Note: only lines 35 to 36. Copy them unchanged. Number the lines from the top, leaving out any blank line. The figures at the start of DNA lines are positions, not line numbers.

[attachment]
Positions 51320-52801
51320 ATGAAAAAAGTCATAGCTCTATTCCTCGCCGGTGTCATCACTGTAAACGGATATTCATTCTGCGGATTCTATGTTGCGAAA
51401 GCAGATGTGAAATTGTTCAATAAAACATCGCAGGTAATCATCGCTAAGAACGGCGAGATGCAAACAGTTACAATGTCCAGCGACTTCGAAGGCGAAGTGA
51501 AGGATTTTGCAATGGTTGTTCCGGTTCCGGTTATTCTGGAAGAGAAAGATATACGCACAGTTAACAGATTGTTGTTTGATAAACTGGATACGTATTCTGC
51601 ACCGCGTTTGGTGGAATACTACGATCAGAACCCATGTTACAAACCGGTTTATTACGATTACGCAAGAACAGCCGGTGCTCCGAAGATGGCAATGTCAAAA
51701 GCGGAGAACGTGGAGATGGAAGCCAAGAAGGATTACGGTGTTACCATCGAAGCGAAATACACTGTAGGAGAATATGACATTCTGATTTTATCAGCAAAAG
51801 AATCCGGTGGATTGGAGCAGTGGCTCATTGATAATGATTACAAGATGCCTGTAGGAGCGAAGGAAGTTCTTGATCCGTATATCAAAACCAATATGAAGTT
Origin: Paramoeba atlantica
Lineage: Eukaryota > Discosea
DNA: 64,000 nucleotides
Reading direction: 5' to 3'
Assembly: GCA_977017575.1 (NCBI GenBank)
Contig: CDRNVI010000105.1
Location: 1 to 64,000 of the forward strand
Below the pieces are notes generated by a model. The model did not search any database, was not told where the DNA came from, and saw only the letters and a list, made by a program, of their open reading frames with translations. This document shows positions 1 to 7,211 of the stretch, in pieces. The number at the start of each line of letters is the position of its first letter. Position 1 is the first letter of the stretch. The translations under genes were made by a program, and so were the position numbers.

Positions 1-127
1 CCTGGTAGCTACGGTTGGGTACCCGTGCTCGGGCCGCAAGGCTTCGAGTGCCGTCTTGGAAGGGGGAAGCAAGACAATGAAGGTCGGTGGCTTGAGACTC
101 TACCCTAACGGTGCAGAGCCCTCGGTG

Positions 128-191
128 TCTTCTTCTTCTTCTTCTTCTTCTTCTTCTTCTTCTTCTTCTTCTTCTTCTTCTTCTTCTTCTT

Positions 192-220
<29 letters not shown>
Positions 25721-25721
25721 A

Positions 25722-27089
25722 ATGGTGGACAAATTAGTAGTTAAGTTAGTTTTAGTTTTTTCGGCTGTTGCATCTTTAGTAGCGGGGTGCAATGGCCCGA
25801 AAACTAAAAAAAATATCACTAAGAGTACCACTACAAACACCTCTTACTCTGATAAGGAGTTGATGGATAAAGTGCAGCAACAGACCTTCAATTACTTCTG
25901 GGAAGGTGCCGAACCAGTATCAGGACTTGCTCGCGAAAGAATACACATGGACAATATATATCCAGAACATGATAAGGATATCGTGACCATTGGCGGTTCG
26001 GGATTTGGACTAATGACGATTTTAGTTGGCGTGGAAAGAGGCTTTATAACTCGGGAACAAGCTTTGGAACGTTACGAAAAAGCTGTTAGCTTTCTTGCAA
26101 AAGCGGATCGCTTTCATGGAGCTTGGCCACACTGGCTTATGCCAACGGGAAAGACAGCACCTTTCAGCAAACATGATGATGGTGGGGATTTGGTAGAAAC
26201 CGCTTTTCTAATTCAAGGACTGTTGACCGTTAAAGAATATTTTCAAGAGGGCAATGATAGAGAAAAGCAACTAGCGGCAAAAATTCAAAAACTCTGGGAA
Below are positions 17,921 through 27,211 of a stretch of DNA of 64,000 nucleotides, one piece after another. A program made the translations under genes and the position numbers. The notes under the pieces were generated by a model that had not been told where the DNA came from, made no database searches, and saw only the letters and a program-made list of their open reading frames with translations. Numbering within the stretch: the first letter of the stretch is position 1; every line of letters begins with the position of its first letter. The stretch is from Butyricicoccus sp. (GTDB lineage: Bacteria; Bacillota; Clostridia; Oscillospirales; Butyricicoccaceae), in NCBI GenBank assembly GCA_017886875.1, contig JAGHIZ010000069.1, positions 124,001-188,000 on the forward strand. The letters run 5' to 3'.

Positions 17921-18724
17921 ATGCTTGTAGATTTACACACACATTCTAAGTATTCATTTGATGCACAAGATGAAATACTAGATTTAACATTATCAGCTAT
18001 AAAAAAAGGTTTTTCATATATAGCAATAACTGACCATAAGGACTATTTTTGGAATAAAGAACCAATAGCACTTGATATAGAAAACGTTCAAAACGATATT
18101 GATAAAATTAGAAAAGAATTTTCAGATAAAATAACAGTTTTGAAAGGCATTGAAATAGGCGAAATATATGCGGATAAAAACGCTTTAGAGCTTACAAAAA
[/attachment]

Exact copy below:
18001 AAAAAAAGGTTTTTCATATATAGCAATAACTGACCATAAGGACTATTTTTGGAATAAAGAACCAATAGCACTTGATATAGAAAACGTTCAAAACGATATT
18101 GATAAAATTAGAAAAGAATTTTCAGATAAAATAACAGTTTTGAAAGGCATTGAAATAGGCGAAATATATGCGGATAAAAACGCTTTAGAGCTTACAAAAA